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Alistair Beaton is a very astute and funny writer (he wrote the superb comedy Feelgood), but this new political comedy never gets off the ground. It certainly tackles crucial topical issues – the confusions and complexities of multi-cultural Britain, the limits to tolerance, the contradictory attitudes towards the monarchy – and it does so with admirable audacity. But the comedy is too broad and blunt, and, despite the considerable energy of the production, the evening generates few real laughs.
We are in contemporary Britain, but a contemporary Britain in which a king is on the throne. We never learn his name, but he does happen to have two sons, the heir to the throne (Richard), who is a handsome, sensible chap, and the younger son (Arthur), who is a bit of a lad. This may sound vaguely familiar. The prime minister (Justin Salinger) meanwhile wears a fixed grin and an air of desperation; the leader of the opposition (Jeff Rawle) is a nice bloke who stands for nothing very much at all. This too.
We join them all at a crisis. The king has fallen off his horse and is near to death. In a gracious room in Sandringham, the prime minister and his aides feverishly debate what time to switch off the life support in order to get the best headlines. But when Prince Richard arrives and declares his intention to marry a Muslim, the focus of the panic shifts. While the leader of the opposition flirts with the idea of playing a Muslim monarchy to his advantage, the prime minister goes pop-eyed with horror and announces that “tolerance needs a little holiday”.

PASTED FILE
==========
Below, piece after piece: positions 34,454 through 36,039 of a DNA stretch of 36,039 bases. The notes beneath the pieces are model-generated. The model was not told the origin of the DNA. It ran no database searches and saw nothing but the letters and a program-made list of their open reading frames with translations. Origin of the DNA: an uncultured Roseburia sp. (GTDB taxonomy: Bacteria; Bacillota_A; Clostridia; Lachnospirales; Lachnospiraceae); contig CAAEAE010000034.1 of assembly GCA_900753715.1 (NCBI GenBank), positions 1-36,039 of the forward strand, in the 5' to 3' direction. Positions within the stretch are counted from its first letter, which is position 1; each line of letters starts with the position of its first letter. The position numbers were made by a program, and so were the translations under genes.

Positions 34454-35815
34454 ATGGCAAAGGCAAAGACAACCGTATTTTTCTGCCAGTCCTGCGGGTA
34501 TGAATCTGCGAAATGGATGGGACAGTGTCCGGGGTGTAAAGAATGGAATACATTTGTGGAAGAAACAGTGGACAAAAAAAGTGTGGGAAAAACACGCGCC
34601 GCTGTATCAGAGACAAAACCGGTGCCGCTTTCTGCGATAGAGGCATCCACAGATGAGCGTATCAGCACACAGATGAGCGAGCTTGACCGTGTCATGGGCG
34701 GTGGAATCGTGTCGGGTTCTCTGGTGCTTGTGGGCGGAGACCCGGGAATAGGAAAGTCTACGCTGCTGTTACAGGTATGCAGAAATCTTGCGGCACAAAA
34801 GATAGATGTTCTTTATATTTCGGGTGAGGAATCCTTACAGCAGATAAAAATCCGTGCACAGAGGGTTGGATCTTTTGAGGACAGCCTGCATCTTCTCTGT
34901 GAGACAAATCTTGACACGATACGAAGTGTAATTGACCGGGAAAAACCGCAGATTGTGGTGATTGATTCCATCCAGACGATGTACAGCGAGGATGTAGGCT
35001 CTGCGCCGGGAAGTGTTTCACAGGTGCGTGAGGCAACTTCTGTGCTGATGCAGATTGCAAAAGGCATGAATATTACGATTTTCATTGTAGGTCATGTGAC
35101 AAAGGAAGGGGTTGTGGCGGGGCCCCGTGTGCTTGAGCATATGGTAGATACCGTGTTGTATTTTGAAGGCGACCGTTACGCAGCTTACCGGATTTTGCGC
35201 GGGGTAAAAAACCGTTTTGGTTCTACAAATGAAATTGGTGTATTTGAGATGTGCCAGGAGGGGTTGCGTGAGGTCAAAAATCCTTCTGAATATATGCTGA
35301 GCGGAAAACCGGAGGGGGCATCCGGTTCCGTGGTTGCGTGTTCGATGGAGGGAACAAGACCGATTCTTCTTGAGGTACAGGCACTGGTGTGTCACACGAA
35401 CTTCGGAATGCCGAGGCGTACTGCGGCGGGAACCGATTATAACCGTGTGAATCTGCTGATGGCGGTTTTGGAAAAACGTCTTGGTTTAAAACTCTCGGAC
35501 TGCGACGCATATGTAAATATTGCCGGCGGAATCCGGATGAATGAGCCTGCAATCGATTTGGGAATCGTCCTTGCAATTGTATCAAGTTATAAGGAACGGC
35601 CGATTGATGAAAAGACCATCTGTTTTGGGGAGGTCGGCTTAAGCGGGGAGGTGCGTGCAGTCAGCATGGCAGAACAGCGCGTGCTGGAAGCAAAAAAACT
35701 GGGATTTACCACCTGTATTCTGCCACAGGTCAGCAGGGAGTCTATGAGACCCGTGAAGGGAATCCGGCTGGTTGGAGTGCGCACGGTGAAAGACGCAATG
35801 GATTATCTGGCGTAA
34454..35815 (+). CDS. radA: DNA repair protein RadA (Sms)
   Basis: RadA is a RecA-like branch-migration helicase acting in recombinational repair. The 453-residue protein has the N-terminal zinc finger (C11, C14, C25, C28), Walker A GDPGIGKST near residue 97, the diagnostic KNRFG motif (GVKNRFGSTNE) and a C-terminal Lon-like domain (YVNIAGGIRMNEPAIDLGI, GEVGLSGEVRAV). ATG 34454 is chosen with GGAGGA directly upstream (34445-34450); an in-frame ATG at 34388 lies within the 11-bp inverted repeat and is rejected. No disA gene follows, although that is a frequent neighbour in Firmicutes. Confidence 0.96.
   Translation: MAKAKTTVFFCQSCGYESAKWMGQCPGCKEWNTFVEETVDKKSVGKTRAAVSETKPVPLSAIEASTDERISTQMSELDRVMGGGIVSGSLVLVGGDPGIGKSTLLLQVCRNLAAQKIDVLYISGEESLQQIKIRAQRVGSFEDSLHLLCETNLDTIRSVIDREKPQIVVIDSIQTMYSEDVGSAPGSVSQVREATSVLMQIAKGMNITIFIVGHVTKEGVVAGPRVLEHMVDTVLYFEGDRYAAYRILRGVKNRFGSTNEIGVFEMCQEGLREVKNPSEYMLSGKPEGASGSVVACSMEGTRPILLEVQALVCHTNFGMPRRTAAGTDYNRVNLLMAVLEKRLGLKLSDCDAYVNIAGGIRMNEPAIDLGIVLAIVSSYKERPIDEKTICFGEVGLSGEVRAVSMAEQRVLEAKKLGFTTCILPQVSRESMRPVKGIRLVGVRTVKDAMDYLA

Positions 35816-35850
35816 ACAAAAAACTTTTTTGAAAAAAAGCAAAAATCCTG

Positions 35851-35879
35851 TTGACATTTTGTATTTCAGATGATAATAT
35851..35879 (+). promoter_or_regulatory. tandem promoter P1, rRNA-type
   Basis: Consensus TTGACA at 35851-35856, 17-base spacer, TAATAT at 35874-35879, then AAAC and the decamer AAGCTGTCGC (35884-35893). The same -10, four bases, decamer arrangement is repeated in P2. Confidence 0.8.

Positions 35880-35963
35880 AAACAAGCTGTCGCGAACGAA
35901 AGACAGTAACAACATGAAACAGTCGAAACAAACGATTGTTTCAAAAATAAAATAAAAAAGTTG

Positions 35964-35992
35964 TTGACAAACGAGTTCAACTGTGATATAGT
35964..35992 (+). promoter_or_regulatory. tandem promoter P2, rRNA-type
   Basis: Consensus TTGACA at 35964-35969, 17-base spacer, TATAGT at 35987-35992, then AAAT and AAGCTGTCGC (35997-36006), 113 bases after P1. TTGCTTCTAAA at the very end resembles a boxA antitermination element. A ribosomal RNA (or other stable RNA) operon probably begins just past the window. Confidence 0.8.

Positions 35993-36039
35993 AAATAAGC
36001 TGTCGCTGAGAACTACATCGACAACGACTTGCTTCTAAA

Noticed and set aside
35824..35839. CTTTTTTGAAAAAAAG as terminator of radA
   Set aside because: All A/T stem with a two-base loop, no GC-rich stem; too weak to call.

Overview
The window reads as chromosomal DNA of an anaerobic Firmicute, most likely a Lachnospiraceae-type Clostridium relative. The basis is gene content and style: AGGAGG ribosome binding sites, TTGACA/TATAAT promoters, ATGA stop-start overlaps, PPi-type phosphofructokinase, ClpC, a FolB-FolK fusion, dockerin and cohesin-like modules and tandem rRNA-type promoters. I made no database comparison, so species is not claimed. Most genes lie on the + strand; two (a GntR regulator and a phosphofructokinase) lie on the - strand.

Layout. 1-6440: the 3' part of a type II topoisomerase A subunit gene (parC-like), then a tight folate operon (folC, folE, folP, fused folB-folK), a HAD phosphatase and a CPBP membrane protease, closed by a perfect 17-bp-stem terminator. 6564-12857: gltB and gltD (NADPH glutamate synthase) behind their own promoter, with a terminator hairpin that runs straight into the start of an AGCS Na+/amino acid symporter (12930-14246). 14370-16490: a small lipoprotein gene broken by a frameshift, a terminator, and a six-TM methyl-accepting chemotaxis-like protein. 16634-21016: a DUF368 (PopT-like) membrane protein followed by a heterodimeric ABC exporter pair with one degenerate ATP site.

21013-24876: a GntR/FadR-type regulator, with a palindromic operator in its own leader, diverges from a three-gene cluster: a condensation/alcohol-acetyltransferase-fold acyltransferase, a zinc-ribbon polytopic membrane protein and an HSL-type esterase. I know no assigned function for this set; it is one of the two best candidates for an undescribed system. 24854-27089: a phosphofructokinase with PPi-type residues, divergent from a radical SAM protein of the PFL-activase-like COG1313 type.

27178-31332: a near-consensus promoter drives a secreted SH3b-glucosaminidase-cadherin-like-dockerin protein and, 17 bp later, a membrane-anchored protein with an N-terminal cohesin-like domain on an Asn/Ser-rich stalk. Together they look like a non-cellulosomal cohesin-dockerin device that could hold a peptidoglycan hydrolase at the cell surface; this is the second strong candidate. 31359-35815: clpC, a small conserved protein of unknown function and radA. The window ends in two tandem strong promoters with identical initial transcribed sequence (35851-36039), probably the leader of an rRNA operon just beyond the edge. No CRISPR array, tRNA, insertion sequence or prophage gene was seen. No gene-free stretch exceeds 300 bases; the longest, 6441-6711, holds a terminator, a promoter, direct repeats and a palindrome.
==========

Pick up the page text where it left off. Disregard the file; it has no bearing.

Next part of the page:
Beaton opens a big can of very juicy worms, which is to the good, but the problem is that, having done so, he gets stuck in a rather tired farcical mode. This could all be very interesting if it were debated with more subtlety, but by and large the play is too busy bashing the slipperiness of power-crazed politicians to get anywhere. And even for satire the characters are surprisingly clichéd. The cast in the production by Max Stafford-Clark and Ramin Gray inject plenty of vitality, but can’t play what isn’t there. There are flashes of Beaton’s real wit and intelligence, but overall the piece doesn’t live up to the promise of its premise.
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